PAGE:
usability study: "30 days with Ubuntu" author had trouble with wine

Jerome Leclanche adys.wh at
Sat Jun 25 04:17:51 CDT 2011

(CC Scott)

About the packaging issues, I have to agree the current system seems a
bit counter-intuitive. I believe this was discussed before - something
about debian naming rules - but given the development cycle of wine,
wouldn't something like google-chrome's naming be better?
wine-stable (1.0, 1.2, 1.4...)
wine-unstable or wine-beta (minor releases)

J. Leclanche

On Sat, Jun 25, 2011 at 3:25 AM, Edward Savage <epssyis at> wrote:
> On 25/06/2011, at 11:38, Austin English <austinenglish at> wrote:
>> On Fri, Jun 24, 2011 at 18:58, Dan Kegel <dank at> wrote:
>>> First problem - ubuntu's package manager is unclear:
>>> "I opened up my handy-dandy Ubuntu Software Center and typed Wine in
>>> the search field, and...WTF? There are 14 matching items that show up.
>>> Many of them are variations on 'Microsoft Windows Compatibility
>>> Layer'. One has '(meta package)' at the end, another has '(dummy
>>> package)'. They each have a little sub-title like 'wine', or
>>> 'wine-gecko', or 'wine1.3-gecko'. Why isn't there just a single app
>>> clearly called 'Wine'?
>>> I didn't really have any clue which of these various software packages
>>> is the real Wine, but the one at the top--the 'meta package'--had the
>>> most ratings and ranked highly at 4.5 stars, so I decided to give that
>>> one a shot."
>>> Second problem - he expected to run a program called Wine, found
>>> wineconfig, did something with it, and then got back on track:
>>> "Once it completed installing, I went to the Applications lens on the
>>> Unity bar and typed in Wine. It claims I have three apps installed
>>> that fit that description: Configure Wine, Uninstall Wine Software,
>>> and Winetricks. I was hoping to actually run Wine, but given these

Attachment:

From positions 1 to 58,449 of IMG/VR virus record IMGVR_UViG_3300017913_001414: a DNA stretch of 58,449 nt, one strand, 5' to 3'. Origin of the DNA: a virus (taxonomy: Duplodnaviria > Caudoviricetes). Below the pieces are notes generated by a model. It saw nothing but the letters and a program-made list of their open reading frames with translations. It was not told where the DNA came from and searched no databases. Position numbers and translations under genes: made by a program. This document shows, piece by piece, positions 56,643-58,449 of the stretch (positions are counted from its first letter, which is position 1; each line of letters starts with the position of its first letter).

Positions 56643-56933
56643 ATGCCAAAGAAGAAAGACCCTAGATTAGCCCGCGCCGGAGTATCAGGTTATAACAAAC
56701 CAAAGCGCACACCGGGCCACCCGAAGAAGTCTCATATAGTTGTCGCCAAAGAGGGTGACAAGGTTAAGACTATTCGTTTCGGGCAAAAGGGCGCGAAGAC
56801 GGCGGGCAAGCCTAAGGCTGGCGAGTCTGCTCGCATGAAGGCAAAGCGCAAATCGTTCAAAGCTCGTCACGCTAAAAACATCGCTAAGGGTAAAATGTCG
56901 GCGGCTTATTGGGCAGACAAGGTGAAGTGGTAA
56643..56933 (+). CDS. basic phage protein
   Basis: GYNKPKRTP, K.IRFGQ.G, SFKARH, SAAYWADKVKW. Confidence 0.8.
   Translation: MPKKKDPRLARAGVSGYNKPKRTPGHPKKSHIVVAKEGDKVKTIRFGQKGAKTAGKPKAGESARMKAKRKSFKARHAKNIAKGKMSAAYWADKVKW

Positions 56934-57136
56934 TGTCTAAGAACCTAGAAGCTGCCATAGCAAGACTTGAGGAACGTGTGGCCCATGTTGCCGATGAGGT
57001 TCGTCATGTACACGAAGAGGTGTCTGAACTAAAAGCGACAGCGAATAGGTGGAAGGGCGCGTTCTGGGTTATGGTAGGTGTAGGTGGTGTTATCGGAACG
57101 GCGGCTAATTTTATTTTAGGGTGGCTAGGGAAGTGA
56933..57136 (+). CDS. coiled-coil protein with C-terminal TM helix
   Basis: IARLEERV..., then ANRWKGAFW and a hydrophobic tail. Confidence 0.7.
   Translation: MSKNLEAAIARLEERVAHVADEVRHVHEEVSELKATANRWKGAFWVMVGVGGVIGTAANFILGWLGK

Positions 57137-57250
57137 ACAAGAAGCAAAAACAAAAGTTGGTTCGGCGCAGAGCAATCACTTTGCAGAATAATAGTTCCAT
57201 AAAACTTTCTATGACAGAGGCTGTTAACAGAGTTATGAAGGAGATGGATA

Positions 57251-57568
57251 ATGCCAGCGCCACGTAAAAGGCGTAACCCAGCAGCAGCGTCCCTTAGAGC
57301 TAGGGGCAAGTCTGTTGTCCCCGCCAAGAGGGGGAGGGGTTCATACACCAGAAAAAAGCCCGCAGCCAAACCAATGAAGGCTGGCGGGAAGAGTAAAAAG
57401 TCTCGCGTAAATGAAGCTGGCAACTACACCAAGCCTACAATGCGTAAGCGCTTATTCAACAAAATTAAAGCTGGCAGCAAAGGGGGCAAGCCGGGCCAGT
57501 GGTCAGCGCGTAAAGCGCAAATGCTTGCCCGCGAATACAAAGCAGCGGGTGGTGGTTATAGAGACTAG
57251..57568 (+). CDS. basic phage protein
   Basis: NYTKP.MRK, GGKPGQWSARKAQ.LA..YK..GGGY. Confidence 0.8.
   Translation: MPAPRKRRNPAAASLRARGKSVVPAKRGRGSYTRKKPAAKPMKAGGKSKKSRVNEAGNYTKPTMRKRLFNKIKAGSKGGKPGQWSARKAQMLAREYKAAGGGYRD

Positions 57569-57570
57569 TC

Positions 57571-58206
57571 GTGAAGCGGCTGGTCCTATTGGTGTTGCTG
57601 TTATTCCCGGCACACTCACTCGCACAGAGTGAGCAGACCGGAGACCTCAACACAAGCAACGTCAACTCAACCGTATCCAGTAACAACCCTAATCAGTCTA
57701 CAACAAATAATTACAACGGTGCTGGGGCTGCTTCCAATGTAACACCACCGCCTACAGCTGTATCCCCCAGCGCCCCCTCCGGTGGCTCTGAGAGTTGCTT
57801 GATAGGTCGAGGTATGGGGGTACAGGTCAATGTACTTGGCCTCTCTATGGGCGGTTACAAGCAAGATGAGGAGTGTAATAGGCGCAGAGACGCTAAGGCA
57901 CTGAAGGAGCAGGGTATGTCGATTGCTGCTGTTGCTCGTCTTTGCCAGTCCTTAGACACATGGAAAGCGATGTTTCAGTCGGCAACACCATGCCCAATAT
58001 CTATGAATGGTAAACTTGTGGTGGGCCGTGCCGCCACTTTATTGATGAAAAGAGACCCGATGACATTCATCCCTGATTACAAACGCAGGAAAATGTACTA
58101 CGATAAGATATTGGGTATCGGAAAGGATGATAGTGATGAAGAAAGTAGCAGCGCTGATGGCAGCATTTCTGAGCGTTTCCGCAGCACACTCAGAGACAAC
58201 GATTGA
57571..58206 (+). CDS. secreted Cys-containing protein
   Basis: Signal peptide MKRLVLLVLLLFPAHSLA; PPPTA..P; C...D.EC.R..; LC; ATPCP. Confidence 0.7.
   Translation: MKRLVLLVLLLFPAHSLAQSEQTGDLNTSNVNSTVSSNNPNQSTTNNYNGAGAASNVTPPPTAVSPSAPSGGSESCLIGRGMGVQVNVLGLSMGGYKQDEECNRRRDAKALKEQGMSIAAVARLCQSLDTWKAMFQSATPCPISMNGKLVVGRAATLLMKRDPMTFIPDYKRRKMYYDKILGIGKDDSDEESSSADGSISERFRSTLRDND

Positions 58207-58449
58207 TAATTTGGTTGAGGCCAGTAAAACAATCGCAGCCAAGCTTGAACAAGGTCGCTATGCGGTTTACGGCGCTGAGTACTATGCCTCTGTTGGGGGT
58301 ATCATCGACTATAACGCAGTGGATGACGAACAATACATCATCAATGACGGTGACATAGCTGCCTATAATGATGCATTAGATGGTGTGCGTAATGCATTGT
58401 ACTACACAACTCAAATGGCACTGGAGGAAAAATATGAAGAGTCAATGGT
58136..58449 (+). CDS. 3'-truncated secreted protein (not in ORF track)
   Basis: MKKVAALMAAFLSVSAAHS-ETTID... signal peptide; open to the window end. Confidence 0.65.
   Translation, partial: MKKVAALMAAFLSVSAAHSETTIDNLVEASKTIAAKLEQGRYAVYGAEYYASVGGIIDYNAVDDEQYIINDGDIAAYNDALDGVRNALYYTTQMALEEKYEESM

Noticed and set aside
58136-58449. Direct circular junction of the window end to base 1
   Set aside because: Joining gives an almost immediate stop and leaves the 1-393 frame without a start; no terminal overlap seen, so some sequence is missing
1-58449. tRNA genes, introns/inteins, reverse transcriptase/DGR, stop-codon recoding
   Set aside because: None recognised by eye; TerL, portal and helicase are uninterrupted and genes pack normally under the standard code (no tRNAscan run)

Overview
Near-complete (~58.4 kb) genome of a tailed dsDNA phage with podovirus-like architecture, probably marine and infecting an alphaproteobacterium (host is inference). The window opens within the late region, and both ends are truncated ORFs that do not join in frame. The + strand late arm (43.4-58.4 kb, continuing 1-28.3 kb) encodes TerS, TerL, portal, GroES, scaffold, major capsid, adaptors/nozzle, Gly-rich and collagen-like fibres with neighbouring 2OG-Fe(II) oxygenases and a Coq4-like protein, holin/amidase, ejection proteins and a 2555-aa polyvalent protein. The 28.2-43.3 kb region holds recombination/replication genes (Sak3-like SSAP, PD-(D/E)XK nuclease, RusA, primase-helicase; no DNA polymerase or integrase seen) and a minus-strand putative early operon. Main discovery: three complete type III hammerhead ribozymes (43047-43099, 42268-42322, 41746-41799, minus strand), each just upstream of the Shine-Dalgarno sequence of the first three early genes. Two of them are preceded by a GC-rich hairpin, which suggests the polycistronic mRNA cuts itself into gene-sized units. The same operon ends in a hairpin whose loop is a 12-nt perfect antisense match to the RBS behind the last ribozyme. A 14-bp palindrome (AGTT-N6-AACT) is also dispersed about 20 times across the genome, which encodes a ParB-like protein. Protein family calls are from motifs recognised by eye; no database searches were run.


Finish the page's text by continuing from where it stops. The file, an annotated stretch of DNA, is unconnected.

>>> three options it seems that Configure Wine is the logical first
>>> choice.
>>> I clicked Configure Wine and the Wine Configuration console popped up
>>> (go figure). At the bottom of the Applications tab, it specific which
>>> version of Windows to emulate...I mean be compatible with. It defaults
>>> to Windows XP, but I changed it to Windows 7...
>>> OK. Now, I am ready to run some Windows software, right?"
>>> Third problem: he expected Office 2010 to install and run
>>> Fourth problem: he couldn't even run the installer:
>>> " I opened up the folder from my Windows drive where I store
>>> downloaded software, right-clicked my Microsoft Office 2010
>>> installation executable and clicked 'Open With Wine Windows Program
>>> Loader', an error message. Something to the effect that this
>>> software is not marked as executable.
>>> Windows logoRunning Windows software in Wine proved convoluted and
>>> elusive.I checked with Google, and found a helpful walk-through from
>>> called Using Wine on Ubuntu. Apparently, the fact that
>>> the software is an EXE is not obvious enough, so I have to first
>>> right-click the file, go into the Properties, and click a checkbox
>>> designating the file as executable.
>>> Seems convoluted. The problem is, every time I click the checkbox my
>>> check disappears. It won't let me make my file executable. I tried
>>> looking for more help on Google to no avail. I tried a couple other
>>> executable installation files, but couldn't mark those as executable
>>> either. I assume it is a permissions thing--like I need to somehow
>>> access the file permissions with root privileges in order to be able
>>> to make those changes. That is just a theory, though.
>>> So, no Windows software running for me just yet."
>>> Ouch, ouch, ouch.
>> These all sound like packaging problems..
>> --
>> -Austin
> At least one is an issues that Wine could directly address.
> Wine should investigate and inform users why they can't run a program and where to look for help.
> It could detect execution permissions, filesystem type, run location outside Wine paths etc.  Then give helpful direction.
> Regards,

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